Spotlight: Drug Abuse in the Over-60 Crowd

Last updated on November 4th, 2019

When you think of drug addiction, seniors are probably not the first age group that comes to mind. Yet, substance abuse among those 60 and older is one of the fastest growing health problems facing this country.

According to the National Clearinghouse for Alcohol and Drug Information, as many as 17 percent of this age group are abusing prescription drugs (44 percent of women compared to only 23 percent of men), the common ones being benzos like Klonopin, sleeping pills like Ambien, and opiate painkillers like Oxycodone.

And this number is expected to keep growing.

Growing Older, Getting Addicted

A study in the Annals of Epidemiology projects that the number of people age 50 and older abusing prescription drugs could increase 190 percent over the next two decades, going from 911,000 in 2001 to almost 2.7 million by the year 2020.

…a 2011 National Survey on Drug Use and Health found that 8.3 percent of adults 65 and older reported binge drinking.But it’s not just pill-popping that’s becoming a problem; it’s alcohol consumption, too.

Numerous surveys have documented problematic drinking among the elderly. For example, a 2011 National Survey on Drug Use and Health found that 8.3 percent of adults 65 and older reported binge drinking, which is defined as having four or five drinks on one occasion in the past month.

The Quest to Control Chronic Pain

So, why are people in this specific age group turning to drugs in the first place?


Unlike teens or young adults, seniors aren’t turning to drugs and alcohol to “get high” or become less inhibited in social situations. Instead, they are seeking to alleviate chronic pain, grieve the loss of a loved one, or simply be provided a distraction from the boredom and loneliness of retirement.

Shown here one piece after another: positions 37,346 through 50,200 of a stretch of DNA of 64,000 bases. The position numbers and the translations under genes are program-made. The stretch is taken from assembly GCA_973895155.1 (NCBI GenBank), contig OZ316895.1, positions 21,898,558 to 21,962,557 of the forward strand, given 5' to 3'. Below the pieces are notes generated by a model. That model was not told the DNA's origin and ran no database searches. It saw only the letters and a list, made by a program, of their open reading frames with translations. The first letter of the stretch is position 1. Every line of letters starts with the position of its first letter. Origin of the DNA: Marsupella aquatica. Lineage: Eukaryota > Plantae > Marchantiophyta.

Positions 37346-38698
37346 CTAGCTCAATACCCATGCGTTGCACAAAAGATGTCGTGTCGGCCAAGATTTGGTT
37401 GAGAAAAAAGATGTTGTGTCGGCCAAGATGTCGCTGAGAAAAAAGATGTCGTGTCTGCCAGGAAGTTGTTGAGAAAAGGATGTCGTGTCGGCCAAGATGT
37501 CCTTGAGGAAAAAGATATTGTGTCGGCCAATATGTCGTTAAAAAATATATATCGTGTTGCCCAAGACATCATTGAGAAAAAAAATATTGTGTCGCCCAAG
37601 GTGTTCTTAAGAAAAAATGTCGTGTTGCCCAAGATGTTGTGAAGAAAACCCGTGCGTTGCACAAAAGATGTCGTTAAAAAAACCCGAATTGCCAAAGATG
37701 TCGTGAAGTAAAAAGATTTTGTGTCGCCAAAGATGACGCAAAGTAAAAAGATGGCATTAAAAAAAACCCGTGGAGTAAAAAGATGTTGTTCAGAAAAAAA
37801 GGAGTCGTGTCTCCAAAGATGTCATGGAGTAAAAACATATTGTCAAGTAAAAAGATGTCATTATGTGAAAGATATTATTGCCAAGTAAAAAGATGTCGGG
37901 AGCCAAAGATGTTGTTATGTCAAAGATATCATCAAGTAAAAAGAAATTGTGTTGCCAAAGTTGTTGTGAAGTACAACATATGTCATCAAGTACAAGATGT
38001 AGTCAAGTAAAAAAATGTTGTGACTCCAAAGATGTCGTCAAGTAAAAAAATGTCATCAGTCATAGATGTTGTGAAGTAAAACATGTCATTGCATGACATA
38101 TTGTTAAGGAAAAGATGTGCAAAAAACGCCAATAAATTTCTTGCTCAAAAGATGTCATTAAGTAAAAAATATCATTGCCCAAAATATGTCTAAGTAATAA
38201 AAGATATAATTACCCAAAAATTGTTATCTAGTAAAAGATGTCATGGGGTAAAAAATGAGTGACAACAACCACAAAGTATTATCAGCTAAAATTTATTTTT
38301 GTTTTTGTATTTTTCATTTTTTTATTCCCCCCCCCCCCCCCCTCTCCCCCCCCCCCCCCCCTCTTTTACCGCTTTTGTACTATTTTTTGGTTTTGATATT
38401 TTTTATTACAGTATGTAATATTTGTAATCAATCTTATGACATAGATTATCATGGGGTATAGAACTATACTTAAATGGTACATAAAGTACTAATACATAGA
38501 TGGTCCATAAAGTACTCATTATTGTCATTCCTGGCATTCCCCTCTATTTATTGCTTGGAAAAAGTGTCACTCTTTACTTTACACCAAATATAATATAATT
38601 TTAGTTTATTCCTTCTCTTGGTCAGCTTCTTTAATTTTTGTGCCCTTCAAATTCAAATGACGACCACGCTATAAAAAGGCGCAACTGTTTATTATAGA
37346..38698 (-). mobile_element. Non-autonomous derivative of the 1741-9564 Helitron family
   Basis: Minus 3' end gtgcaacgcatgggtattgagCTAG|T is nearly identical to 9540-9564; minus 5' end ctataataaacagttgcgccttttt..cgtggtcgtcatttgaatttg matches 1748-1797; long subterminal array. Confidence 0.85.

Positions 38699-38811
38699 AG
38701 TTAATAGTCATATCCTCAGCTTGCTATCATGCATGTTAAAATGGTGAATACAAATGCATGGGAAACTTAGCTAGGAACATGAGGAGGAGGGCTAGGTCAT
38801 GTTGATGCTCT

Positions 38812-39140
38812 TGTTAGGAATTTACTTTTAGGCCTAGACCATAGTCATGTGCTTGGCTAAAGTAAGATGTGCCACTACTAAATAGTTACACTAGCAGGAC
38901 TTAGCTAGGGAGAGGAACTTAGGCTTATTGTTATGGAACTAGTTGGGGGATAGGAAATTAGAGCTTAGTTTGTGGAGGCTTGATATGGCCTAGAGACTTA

This mass consumption comes at a price, however, leading to dire consequences for this age group. With age, the liver becomes less efficient at filtering out medications from the body.

Because of this slowed drug metabolism, an older person may get addicted at lower doses than a younger person would. As a result, serious side effects are more likely to occur, which can include depression, dangerous interaction with other medications, or causing falls that can lead to debilitating fractures or an early death.

Ignoring the Problem is not an Option

Unfortunately, substance abuse is often overlooked among older adults. Many times this problem is swept under the rug because health care providers aren’t sure what to look for, while family members might be quick to justify the behavior out of fear they will offend or anger an older loved one.

The good news is substance abuse within the elderly population can be treated.

To make a difference and help older adults achieve sobriety, medical experts must identify the best ways to integrate the screening process into general practice and gain a better understanding of the issues seniors face.

Additional Reading: Breaking the Bank: The Hidden Costs of Addiction

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